How-to test a wearable app?

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How-to test wearable app’s

With every presentations I give about testing wearable apps people look at me as if it is an idea of the future, not on their horizon jet. Also many organizations are still working on the transition form traditional websites to responsive web and mobile apps.

But if I look around there are already many experiments with this new category of devices. In this blog I explain how-to get started with testing wearable apps. It starts with looking at some examples of experiments and then in three steps (Ready, Set, Go) I take you to my wearable test approach and finish with my most important lesson in the conclusion: wearable app testing and testing wearables in more general starts with testing accessibility.

Examples of wearables

Here are some examples of experiments that are now running:

  • A tattoo to serve as an interface to screen like your TV. See MIT’s Next Breakthrough Interface? Temporary Tattoos)
  • The Google Glass experiments from the last three years. See Google Glass strikes back)
  • iBeacons in the Dutch retailer “De Bijenkorf”. When you enter the shop you are welcomed, see your loyality points and promotions that may interesset you. See iBeacons at the “De Bijenkorf”.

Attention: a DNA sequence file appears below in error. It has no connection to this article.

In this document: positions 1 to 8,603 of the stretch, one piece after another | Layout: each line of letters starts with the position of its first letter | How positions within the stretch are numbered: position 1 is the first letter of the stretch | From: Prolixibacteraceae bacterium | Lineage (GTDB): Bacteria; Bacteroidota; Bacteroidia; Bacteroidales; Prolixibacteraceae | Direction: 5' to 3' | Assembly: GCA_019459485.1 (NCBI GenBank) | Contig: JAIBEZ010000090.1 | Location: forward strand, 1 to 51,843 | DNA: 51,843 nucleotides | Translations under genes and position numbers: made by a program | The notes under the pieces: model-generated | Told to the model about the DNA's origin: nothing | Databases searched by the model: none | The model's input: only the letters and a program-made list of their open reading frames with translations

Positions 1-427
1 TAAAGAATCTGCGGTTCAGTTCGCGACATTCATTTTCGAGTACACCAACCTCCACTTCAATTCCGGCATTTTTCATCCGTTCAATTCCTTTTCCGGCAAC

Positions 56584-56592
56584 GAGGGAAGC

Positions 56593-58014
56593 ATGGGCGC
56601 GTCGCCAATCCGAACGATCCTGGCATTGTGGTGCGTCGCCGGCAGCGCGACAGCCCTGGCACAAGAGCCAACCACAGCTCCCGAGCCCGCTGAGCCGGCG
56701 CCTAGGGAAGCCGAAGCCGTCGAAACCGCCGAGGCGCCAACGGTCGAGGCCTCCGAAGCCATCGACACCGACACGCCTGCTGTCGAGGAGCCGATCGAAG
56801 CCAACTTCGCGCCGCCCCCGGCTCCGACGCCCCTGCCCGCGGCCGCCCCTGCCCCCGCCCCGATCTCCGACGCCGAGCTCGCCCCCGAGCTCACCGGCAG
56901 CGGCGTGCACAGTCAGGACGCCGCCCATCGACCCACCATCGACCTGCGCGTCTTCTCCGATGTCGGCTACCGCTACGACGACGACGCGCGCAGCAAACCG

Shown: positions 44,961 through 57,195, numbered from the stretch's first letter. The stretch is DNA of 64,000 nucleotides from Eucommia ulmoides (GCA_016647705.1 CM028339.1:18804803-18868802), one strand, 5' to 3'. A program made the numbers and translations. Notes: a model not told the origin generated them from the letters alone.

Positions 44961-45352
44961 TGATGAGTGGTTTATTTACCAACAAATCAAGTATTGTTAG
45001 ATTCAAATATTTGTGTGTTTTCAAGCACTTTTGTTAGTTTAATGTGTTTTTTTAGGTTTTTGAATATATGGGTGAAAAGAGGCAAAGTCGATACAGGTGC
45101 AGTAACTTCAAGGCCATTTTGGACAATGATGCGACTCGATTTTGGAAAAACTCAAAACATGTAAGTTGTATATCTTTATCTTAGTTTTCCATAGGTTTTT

• On the CES beurs in Las Vegas, Alcatel Onetouch introduces Pixi 4 range, kids watch based on the GPS location a electric fence is monitored. If the child leaves this area there is notification sent and the parents can get in contact with the child. See Alcatel Onetouch Pixi 4
  • A bio-processor of Samsung to measure the muscle mass, hart rate, hart ritme, skin temperature and stress level. See Samsung bio-processor.

Here is also a cool example Run-N-Read of Weartrons form the Dragon Innovation startup platform. This wearable device make it possible to tracks your head movements and then moves the text on the screen in real time to always be in sync with your eyes.

The purpose of wearable technology is to create constant, convenient, seamless, portable, and mostly hands-free access to electronics and computers, see wearabledevices.com (http://wearabledevices.com/what-is-a-wearable-device/)

Ready …

I started testing with a first generation smartwatch Moto 360 from Motorola and a first generation Apple watch, because Im a runner so I can use it everyday to gain more experience. Beside this personal motivation I also think the smartwatch will be the digital hub for all the wearables on my body. As I have learned a wearables are sensors on my body to collect data, which are sent via an API to the cloud and controlled in a mobile app. With the smartwatch I can have a realtime feedback while Im running.

Ready, Set …

Questions that I had were:  “What are wearables?”, “What is the difference between mobile apps and wearable apps”  and most important “How can I test a wearable?”

Wearables testing is about validating if and how (simple) the wearable is extending the users digital experience, give more capabilities to control its environment and can monitor its vital state. This gives a starting point on what the value is for the end-user.

If you see the criteria form Apple and Google about how to develop a wearable app then it come down to the following list: